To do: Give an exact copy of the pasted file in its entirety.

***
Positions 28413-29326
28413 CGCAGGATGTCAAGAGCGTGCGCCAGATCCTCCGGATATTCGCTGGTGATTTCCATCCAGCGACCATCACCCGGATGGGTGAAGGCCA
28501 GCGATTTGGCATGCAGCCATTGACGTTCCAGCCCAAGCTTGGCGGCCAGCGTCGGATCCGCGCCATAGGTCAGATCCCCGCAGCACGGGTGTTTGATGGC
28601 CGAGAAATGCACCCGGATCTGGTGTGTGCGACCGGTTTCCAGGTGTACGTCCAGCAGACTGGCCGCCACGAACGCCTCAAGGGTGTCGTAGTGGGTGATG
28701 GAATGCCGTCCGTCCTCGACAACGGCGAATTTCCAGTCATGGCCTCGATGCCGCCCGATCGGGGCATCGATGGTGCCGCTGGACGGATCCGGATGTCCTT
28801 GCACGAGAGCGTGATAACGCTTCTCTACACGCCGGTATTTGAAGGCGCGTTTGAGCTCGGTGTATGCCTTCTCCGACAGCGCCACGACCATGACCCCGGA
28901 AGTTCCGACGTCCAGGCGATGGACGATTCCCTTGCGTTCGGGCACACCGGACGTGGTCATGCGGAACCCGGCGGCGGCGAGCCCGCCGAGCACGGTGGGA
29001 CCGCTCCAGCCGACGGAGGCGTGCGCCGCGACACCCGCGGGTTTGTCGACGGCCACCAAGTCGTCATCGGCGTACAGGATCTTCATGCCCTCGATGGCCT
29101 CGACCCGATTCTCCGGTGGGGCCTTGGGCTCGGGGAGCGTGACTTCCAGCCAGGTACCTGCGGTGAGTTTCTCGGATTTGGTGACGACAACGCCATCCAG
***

Positions 28413-29326
28413 CGCAGGATGTCAAGAGCGTGCGCCAGATCCTCCGGATATTCGCTGGTGATTTCCATCCAGCGACCATCACCCGGATGGGTGAAGGCCA
28501 GCGATTTGGCATGCAGCCATTGACGTTCCAGCCCAAGCTTGGCGGCCAGCGTCGGATCCGCGCCATAGGTCAGATCCCCGCAGCACGGGTGTTTGATGGC
28601 CGAGAAATGCACCCGGATCTGGTGTGTGCGACCGGTTTCCAGGTGTACGTCCAGCAGACTGGCCGCCACGAACGCCTCAAGGGTGTCGTAGTGGGTGATG
28701 GAATGCCGTCCGTCCTCGACAACGGCGAATTTCCAGTCATGGCCTCGATGCCGCCCGATCGGGGCATCGATGGTGCCGCTGGACGGATCCGGATGTCCTT
28801 GCACGAGAGCGTGATAACGCTTCTCTACACGCCGGTATTTGAAGGCGCGTTTGAGCTCGGTGTATGCCTTCTCCGACAGCGCCACGACCATGACCCCGGA
28901 AGTTCCGACGTCCAGGCGATGGACGATTCCCTTGCGTTCGGGCACACCGGACGTGGTCATGCGGAACCCGGCGGCGGCGAGCCCGCCGAGCACGGTGGGA
29001 CCGCTCCAGCCGACGGAGGCGTGCGCCGCGACACCCGCGGGTTTGTCGACGGCCACCAAGTCGTCATCGGCGTACAGGATCTTCATGCCCTCGATGGCCT
29101 CGACCCGATTCTCCGGTGGGGCCTTGGGCTCGGGGAGCGTGACTTCCAGCCAGGTACCTGCGGTGAGTTTCTCGGATTTGGTGACGACAACGCCATCCAG